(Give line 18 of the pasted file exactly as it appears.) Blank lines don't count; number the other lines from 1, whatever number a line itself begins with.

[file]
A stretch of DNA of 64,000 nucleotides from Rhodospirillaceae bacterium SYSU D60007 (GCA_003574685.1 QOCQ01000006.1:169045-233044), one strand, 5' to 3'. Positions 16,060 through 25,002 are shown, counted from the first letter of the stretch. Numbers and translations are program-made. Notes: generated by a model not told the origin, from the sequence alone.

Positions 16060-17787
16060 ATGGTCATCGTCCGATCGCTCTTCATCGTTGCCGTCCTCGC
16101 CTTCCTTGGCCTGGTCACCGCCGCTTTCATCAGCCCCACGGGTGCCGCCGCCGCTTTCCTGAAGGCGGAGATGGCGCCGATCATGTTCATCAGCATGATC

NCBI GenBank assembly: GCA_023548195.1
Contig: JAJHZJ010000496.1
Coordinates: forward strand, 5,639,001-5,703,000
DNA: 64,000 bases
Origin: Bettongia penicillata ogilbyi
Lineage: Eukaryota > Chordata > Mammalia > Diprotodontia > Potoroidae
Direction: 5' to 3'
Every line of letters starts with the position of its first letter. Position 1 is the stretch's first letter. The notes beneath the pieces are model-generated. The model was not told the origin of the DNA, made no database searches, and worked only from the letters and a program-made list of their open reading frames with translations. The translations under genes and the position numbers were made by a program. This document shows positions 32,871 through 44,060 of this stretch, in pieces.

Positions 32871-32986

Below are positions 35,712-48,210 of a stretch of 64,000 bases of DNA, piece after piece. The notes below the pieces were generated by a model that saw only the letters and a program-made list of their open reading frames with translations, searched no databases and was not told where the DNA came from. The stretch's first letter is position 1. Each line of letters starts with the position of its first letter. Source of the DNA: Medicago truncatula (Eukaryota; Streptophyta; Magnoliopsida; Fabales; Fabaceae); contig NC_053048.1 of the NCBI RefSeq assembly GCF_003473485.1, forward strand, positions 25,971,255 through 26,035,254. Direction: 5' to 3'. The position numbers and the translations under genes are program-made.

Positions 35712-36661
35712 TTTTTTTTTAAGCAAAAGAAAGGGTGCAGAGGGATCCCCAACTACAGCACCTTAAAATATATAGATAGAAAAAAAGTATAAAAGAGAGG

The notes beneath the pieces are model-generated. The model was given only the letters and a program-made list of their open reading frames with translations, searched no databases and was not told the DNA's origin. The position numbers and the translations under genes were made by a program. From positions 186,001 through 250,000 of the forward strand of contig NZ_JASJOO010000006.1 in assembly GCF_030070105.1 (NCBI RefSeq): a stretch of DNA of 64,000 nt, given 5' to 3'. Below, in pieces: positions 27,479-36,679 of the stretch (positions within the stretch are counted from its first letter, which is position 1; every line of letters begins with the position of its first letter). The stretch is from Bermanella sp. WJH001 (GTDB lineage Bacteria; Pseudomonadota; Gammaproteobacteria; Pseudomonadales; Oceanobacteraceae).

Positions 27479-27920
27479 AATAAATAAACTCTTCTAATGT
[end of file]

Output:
Positions 27479-27920